With 7/12 as approximation to frac(log_{2}3), iterating the
"third harmonic" construction yields exactly twelve pitch classes.
If "0" corresponded to C on a piano, then the pitch classes would run as follows:
Since the interval from each note to the next is a (not quite perfect) fifth, this sequence of pitch classes is referred to as "the circle of fifths." |

The beauty of equal tempering is that the whole arrangement has a rotational symmetry of order 12. A piano piece written with starting pitch C can be "transposed" up so as to start with F by shifting each note five steps clockwise. No new notes are required. All the relationships between the notes of the piece will be the same: it will be the same piece of music, just set higher.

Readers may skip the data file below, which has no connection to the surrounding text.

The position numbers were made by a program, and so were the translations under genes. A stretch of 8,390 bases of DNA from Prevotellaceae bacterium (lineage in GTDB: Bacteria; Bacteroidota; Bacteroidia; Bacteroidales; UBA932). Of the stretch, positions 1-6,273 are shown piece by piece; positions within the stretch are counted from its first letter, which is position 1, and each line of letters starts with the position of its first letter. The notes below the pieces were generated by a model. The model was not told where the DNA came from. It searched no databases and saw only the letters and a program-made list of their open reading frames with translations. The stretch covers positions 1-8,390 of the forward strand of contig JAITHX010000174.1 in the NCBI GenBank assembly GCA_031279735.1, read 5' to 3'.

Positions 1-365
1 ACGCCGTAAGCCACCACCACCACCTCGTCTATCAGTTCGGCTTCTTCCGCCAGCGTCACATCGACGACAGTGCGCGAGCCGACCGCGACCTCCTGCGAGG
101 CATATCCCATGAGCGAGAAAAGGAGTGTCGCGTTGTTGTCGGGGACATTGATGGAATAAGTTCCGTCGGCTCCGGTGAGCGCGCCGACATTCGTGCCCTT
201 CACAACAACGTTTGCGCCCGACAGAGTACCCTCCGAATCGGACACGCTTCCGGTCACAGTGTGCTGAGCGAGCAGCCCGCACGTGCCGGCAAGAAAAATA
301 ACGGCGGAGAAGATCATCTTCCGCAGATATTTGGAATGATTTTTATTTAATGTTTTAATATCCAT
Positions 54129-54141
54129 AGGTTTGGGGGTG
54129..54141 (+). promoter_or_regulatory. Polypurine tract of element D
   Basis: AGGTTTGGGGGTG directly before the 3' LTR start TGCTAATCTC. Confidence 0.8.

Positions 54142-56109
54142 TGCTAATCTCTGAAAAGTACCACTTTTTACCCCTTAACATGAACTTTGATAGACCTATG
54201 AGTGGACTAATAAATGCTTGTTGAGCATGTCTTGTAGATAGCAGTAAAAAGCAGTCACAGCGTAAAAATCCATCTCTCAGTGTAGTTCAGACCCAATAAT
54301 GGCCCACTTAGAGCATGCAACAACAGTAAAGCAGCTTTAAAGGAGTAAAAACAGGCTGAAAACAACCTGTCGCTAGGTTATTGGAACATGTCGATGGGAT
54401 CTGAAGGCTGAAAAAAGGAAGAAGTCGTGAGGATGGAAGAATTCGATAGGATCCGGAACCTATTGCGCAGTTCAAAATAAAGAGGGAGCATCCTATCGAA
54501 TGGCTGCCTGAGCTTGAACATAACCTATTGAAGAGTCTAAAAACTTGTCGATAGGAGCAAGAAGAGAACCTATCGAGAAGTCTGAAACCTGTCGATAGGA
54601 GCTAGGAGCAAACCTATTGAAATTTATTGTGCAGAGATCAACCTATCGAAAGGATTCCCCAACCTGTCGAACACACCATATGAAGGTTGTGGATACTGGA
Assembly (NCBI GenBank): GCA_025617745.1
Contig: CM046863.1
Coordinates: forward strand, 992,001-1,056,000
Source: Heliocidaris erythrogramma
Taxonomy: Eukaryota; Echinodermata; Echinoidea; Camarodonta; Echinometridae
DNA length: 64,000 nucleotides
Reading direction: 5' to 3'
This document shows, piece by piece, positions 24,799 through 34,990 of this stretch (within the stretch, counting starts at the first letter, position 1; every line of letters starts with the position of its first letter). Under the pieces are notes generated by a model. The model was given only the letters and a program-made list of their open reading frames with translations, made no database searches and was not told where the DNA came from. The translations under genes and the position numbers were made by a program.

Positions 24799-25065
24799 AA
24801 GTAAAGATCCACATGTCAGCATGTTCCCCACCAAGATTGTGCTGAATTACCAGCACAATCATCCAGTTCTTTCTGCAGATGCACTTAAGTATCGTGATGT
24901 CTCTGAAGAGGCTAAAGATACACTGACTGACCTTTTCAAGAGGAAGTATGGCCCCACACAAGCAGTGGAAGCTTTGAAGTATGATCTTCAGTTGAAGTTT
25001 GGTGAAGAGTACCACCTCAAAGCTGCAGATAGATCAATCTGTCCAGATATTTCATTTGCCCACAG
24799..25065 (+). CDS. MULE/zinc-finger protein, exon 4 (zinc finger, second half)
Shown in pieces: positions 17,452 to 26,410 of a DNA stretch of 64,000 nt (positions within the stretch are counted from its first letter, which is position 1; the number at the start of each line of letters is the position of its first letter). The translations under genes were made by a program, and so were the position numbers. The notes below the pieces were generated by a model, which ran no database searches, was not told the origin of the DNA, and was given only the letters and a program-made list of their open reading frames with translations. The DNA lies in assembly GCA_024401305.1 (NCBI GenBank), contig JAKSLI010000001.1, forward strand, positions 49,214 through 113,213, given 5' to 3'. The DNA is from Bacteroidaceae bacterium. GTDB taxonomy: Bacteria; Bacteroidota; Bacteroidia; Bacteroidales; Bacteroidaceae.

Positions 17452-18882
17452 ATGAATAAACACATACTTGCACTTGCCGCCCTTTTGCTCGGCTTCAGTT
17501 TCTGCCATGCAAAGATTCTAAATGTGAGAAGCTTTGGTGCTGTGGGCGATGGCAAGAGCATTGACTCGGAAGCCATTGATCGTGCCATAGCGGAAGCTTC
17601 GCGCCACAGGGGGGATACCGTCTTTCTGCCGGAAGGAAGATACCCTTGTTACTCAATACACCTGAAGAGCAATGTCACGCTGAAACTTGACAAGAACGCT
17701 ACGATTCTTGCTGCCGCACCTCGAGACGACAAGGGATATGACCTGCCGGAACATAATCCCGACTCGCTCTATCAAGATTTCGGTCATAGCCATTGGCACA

The price paid for this convenience is that none of the intervals, except the octaves, sounds quite right. In the New Grove Dictionary of Music and Musicians there is a 14-page entry for "Temperament" which explains the history of the problem and the pros and cons of the various solutions. In particular it is still not known for sure whether the "well-tempering" consecrated by Bach was equal tempering or not. See also the Grove entry for "Well-tempered clavier." Jim Loy's web-page The Well-Tempered Scale comes down squarely on the "or not" side.

- 1. Natural harmony
- 2. Frequencies and notes
- 3. The equal-tempered keyboard
- 4. The wave equation and bird song

© copyright 2000, American Mathematical Society.